The Blues is at once a way of naming struggle while exorcising it. It names in lyric the countless problems oppressing the Black community, and alleviates emotional pain from these struggles through song. It is shared, collective struggle that resonates with individuals through personal experience and feeling. This feeling was captured in Black art, but can be felt through various struggles. For me, personally, it is anytime you feel pain on the level of heartbreak that you intuitively know is rooted in forces much bigger than yourself. It’s when you or somebody you love is suffering economically, mentally, or physically as a symptom of capitalism, colonialism, or white supremacy; or when you or somebody you love hurts or abandons others due to these same forces. It’s the weight of macro-experience distilled into the personal, the same meaning behind the Feminist mantra “the personal is the political.”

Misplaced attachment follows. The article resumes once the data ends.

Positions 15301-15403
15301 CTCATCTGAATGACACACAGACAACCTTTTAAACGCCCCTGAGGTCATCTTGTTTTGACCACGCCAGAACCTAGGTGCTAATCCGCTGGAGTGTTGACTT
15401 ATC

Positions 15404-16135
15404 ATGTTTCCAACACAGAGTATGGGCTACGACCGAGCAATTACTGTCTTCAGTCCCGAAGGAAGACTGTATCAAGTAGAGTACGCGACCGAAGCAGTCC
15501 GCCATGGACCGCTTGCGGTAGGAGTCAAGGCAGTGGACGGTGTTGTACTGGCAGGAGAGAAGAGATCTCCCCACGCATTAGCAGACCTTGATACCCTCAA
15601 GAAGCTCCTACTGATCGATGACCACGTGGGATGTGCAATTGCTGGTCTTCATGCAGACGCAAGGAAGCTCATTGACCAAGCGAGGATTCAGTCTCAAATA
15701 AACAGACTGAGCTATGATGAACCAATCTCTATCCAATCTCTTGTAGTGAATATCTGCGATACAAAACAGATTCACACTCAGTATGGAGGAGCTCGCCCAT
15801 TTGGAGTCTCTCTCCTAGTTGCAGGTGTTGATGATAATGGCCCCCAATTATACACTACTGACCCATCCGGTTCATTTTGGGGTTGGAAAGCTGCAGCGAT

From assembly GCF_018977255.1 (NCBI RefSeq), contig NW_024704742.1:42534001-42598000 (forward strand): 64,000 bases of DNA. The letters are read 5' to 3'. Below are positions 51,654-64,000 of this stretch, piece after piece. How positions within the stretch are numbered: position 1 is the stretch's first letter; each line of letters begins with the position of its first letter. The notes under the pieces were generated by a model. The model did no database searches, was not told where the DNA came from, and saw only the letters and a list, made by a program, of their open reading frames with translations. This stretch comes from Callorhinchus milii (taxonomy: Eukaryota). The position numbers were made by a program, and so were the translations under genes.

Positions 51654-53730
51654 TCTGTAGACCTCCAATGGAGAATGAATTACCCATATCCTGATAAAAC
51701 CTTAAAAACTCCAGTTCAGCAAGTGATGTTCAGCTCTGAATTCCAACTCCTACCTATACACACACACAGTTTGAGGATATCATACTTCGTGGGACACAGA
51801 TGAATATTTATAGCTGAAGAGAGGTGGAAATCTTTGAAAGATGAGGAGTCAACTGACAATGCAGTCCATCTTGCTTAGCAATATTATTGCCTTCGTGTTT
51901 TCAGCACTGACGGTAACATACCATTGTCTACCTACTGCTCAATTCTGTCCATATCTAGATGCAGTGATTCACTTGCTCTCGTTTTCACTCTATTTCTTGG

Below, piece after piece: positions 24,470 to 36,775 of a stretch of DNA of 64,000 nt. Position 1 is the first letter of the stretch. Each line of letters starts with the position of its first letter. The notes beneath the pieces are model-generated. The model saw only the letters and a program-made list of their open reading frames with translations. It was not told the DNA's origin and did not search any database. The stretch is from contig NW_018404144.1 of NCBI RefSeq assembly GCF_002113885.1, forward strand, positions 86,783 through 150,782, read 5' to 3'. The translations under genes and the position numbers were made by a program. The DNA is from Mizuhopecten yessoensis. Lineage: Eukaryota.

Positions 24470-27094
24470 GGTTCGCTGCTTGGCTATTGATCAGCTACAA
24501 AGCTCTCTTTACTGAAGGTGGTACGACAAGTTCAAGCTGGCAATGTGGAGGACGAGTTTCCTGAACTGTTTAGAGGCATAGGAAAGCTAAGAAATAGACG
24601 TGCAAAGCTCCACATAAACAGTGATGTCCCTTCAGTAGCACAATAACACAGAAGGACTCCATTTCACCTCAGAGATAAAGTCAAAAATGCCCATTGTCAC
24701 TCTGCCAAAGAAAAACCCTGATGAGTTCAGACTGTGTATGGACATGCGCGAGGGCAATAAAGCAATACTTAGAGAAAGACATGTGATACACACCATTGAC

In raising consciousness on these systemic issues through the personal lyrics of the Blues, this art-form encourages (though does not directly incite) the type of protest we are witnessing right now through the George Floyd uprisings. Davis writes a lot about the Dogon practice of Nommo, originating from Mali in Africa. In this practice, naming your problems helps to diminish their power. In naming or “counting” the Blues, Davis argues that a public consciousness forms around them, and they are easier to tackle as a community. This forms the foundation of organized protest (see a representative list of “counted Blues” at the end). As Davis writes, “in order for protest to acquire an explicitly political character, there must be an organized political structure capable of functioning as a channel for transforming individual complaint into effective collective protest. At the same time, social protest can never be made the exclusive or limiting function of art. Art may encourage a critical attitude and urge its audience to challenge social conditions, but it cannot establish the terrain of protest by itself. In the absence of a popular mass movement, it can only encourage a critical attitude. When the blues “name” the problems the community wants to overcome, they help create the emotional conditions for protest, but do not and could not, of themselves, constitute social protest (Davis, p. 113).